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Window treatments and draperies matter in interior design

As an interior design focused, I’ve seen personally how the right drapes and window treatments can make a room look completely different. When people first come to me, they don’t realize how much these design features can change things. But after years of experience, I’m sure that one of the most important things you can do when decorating a room is to carefully choose the window covers.

Considerations for Choosing Window Treatments

Before I start a new design job, I always think about how the space is used and what kind of style it has. Is it important to block out light in a bedroom so you can sleep better? Is the goal for a living room to have a lot of natural light? Or maybe the client wants a strong splash of color or pattern to make a room that is mostly bland more interesting. How you answer these questions helps me find the best way to cover my windows.

Considerations for Choosing Window Treatments

Layered Approach for Privacy and Light Control

A layered method is often what I suggest when privacy and light control are very important. As an example, I might put down a blackout roller shade or cellular shade as the base layer and then top it off with artistic curtain panels made of a fabric that goes with it. This lets the homeowner completely block out light when they need to, like in a nursery or movie room, but the curtains still give the room a soft, finished look. In particular, cellular shades are a great choice because their honeycomb structure keeps the room cooler in the summer and warmer in the winter.

Layered Approach for Privacy and Light Control

Sheer or Light-Filtering Options for Natural Light

I like sheer or light-filtering choices for rooms where I want to let in as much natural light as possible. Sheer curtains provide privacy while allowing light in. For more light control and UV protection, consider roller shades, cellular shades, faux wood blinds or vinyl roller shades, especially in bathrooms and kitchens. These are easy to wipe down and keep clean.

Curtain Styles and Hardware

There are a lot of different styles to choose from. I love using curtain panels to make things look more interesting by using color, pattern, and texture. Most of the time, I choose curtains with holes or tabs that can slide right onto a sleek metal rod for a modern look. If you want to make a room look more classic, hang pinch-pleat or goblet-pleat curtains on decorative rods with finials. Roman shades or woven wood shades are also great for a clean, tailored look. When they’re up, they hide away nicely, but when they’re down, they add great texture and warmth.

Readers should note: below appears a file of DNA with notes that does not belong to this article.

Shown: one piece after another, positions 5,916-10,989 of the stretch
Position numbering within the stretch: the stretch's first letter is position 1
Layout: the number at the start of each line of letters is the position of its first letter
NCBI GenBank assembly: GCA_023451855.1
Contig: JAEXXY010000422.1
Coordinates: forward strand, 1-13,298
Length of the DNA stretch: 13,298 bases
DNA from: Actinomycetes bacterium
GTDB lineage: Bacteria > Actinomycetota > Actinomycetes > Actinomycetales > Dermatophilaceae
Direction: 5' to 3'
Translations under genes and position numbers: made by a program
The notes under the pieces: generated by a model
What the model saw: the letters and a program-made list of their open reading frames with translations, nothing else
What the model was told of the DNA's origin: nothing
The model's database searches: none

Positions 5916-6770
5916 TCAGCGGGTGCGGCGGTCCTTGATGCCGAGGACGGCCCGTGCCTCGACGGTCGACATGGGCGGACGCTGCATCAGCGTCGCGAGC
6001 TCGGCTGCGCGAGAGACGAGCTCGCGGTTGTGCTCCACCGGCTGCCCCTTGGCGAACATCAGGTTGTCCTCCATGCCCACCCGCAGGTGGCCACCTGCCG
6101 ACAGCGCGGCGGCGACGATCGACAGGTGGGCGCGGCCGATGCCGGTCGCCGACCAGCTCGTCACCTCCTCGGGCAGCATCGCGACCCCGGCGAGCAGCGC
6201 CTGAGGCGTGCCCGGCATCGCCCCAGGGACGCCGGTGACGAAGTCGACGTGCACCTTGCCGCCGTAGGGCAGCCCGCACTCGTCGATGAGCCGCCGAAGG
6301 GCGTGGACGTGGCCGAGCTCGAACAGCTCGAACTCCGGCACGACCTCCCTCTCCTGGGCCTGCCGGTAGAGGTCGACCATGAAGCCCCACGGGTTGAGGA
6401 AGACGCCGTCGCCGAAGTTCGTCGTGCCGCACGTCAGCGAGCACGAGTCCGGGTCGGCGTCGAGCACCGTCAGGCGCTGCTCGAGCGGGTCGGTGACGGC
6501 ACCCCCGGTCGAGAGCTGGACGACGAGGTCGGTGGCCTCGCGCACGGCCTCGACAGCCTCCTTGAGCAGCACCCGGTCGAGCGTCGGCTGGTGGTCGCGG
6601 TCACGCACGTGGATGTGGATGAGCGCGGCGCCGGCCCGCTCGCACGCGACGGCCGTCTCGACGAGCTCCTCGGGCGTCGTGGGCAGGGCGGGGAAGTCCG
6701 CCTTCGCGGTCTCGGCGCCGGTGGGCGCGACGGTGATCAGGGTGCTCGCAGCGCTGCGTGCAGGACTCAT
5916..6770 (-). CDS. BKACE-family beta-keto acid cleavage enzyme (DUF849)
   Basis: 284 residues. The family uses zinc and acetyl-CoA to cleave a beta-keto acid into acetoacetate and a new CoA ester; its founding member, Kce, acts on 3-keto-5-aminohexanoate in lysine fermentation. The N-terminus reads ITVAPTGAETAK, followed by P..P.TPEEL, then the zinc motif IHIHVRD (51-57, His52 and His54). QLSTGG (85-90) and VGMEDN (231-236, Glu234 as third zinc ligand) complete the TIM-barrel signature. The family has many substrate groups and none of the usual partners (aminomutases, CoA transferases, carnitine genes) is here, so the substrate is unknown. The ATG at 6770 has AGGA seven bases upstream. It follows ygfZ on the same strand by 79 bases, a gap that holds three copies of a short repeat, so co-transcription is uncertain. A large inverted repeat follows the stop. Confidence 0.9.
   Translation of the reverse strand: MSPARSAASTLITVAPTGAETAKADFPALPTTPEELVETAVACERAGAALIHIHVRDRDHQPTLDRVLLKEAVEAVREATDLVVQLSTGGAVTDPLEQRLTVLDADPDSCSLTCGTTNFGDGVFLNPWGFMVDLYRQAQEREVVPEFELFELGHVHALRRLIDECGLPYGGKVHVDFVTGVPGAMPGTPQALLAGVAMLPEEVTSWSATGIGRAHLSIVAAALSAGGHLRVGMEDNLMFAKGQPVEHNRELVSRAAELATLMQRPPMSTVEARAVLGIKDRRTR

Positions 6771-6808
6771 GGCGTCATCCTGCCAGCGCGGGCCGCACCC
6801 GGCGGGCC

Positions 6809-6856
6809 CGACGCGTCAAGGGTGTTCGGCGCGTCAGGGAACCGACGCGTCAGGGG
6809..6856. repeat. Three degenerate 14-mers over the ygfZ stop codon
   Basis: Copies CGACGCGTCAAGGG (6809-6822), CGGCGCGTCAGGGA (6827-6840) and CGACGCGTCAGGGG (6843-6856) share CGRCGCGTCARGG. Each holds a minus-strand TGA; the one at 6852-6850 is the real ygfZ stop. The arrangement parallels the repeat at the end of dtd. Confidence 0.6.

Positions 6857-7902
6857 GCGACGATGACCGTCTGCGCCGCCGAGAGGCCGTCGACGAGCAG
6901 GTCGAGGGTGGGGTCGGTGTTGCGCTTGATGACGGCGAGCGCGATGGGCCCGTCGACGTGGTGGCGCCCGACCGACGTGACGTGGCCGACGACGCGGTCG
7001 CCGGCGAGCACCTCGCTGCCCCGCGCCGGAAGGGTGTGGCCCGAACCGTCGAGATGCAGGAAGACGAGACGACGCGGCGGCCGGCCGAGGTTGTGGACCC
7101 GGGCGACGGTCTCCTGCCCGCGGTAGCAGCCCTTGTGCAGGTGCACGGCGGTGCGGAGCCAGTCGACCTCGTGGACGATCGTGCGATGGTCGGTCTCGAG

Importance of Size and Proportion

Size and proportion are also very important. I like to use extra-long curtain panels that puddle a little on the floor to give a room with high ceilings a dramatic and classy look. It makes the windows and walls feel bigger when I hang curtains as high and wide as I can in a small room. When I use Roman shades and braided woods, I pay close attention to how the folds or slats compare to the size of the window. Folds that are smaller for smaller windows and vice versa.

Common Mistakes to Avoid

Of course, there are some common mistakes you should try to avoid with any style choice. People often make the mistake of putting their curtains too low or too narrow, which makes the windows look and feel small and cut off. If possible, I tell my clients to hang the curtain poles as high and wide as they can go.

They should go just below the ceiling molding and at least 6 to 12 inches past each side of the window frame. This lets in more natural light and makes the room feel bigger and lighter.

It’s also a problem when window curtains are the wrong size for the room. If your curtain panels are too short, they look untidy and out of place. Cellular and Roman shades with big pleats can also be too much for a small window. To make sure the windows fit perfectly, I always carefully measure both the windows and the space around them.

Final Thoughts

Finally, I tell my clients not to make their window treatments look too “matchy-matchy.” It’s important to think about the room’s current color scheme and style, but the window covers don’t have to match the wall color or furniture perfectly. Adding a different color or design to the curtains is a great way to make a room look more interesting and give it more depth. It’s important to pick colors and patterns that go well together instead of ones that are exact matches.

Ultimately, the right window treatments should compliment the room’s general design while also being useful for the people who live there. You can find the best answer for any space if you carefully think about things like privacy, style, light control, and size, and don’t make these common mistakes.

I always tell my clients, “If you’re not sure, hire a pro!” An experienced interior designer can help you sort through all of your choices and make decisions that you’ll love for years to come.

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